In 1970, the boycott finally forced the grape growers to sign with UFW: five years later, Chavez reached his peak of seeming success when his newly-elected ally, Governor Jerry Brown, pushed through the Agricultural Labor Relations Act, for the first time, compelling collective bargaining in agriculture
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The low wage of migrant farm workers is not a sign that they are "exploited" (whatever that term may mean), but precisely that they are low-skilled and easily replaceable. And anyone who is inclined to weep about their "exploitation" should ask himself why in the world these workers emigrate seasonally from Mexico to the United States to take these jobs. The answer is that it's all relative: what are "low wages" and miserable living conditions for Americans, are high wages and palatial conditions for Mexicans--or, rather, for those unskilled Mexicans who choose to make the trek each season.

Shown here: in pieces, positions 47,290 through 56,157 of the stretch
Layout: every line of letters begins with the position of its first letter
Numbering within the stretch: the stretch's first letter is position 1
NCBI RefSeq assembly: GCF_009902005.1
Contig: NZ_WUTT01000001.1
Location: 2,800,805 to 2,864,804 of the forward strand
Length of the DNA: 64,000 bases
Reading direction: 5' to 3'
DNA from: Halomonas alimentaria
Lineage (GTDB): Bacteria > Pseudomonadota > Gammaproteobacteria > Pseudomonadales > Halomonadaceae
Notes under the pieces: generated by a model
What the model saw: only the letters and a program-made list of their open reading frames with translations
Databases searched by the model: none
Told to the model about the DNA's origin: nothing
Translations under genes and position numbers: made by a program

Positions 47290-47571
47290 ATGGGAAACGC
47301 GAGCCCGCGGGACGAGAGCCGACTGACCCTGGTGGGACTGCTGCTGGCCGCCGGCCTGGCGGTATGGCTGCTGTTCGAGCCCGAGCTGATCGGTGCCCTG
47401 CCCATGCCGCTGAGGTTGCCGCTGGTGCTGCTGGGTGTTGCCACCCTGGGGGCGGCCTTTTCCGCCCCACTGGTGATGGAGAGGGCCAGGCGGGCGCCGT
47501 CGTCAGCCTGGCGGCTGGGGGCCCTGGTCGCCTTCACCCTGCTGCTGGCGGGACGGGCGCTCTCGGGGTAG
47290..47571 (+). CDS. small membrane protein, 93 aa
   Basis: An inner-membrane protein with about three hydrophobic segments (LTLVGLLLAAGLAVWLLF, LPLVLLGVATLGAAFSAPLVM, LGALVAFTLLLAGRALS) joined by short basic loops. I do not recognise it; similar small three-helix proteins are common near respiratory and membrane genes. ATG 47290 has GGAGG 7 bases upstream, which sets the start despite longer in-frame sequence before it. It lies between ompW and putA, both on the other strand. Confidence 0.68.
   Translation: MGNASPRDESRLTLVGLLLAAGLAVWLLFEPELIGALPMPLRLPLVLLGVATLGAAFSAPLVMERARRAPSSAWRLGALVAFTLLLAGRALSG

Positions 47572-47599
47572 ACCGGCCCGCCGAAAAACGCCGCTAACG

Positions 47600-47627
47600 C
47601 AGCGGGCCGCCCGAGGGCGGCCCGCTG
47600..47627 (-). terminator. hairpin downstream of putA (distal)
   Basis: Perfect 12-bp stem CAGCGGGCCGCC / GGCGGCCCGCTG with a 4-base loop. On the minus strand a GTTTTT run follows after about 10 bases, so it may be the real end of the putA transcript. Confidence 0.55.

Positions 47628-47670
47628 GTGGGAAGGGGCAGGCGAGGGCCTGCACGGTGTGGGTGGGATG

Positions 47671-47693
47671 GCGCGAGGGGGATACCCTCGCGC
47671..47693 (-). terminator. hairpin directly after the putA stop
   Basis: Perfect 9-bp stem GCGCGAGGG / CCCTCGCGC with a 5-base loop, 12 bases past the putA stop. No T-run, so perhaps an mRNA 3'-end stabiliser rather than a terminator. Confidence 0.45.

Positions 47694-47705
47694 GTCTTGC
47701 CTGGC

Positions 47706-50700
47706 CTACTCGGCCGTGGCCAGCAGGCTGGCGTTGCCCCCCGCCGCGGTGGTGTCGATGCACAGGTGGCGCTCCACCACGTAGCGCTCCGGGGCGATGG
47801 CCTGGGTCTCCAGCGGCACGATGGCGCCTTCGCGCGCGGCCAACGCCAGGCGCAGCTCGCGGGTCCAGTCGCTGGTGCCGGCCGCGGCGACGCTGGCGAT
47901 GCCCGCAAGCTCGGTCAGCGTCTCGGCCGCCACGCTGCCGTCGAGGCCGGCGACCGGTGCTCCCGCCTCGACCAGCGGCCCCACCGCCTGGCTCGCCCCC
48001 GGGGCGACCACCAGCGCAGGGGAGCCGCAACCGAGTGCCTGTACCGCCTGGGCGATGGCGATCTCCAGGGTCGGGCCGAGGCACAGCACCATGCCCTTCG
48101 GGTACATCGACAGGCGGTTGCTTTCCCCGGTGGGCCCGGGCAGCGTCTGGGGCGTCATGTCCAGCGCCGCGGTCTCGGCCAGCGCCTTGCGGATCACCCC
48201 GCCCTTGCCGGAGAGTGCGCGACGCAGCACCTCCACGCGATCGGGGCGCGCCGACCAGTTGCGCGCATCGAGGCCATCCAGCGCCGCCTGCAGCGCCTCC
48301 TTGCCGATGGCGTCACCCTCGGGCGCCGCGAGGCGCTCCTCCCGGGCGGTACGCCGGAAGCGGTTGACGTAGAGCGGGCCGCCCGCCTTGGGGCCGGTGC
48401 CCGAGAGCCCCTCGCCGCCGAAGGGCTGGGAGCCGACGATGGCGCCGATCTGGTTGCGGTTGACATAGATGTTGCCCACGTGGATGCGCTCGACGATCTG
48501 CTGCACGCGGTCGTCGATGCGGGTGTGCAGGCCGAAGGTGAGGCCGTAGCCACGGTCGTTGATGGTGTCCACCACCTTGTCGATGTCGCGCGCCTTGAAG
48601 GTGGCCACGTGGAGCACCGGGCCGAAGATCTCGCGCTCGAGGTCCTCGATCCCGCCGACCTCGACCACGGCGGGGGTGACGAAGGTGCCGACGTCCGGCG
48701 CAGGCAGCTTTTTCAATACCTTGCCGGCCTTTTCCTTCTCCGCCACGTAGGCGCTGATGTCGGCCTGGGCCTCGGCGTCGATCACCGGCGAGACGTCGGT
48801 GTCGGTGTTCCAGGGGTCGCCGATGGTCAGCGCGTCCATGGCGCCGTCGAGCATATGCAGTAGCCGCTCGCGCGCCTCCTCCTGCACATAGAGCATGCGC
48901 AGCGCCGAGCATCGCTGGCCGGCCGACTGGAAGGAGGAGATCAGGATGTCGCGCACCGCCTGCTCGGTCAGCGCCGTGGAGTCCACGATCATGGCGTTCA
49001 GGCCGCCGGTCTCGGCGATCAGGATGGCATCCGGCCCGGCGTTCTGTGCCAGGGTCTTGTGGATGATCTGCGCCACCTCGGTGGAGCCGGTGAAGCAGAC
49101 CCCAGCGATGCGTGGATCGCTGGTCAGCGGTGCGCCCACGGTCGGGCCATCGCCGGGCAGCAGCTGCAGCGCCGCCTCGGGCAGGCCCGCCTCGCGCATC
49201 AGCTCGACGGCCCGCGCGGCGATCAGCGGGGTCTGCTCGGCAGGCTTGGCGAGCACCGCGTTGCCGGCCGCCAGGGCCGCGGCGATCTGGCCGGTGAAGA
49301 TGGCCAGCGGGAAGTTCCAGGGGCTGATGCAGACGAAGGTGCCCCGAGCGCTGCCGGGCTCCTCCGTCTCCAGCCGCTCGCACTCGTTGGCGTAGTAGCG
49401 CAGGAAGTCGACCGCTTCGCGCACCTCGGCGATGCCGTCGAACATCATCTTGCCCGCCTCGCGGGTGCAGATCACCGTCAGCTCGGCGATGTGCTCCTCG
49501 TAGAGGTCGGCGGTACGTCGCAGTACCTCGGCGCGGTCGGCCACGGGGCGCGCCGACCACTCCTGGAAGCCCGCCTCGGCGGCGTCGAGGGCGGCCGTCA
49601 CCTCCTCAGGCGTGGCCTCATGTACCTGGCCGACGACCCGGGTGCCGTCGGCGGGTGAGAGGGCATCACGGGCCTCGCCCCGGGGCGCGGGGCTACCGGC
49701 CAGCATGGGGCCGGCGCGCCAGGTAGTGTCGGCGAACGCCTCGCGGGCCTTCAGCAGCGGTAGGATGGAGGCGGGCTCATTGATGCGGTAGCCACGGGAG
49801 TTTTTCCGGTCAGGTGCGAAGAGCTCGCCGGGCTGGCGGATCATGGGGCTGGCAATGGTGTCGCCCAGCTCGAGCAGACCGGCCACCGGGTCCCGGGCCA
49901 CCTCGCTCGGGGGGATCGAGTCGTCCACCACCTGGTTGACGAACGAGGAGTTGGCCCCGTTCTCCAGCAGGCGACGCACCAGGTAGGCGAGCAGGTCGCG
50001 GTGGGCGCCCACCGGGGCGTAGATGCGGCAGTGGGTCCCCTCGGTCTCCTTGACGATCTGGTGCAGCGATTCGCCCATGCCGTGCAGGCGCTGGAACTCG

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As the pseudonymous free-market economist "Angus Black" admonished liberals at the time of the grape boycott: if you really want to improve the lot of grape workers, don't boycott grapes; on the contrary, eat as many grapes as you can stand, and tell your friends to do the same. This will raise the consumer demand for grapes, and increase both the employment and the wages of grape workers.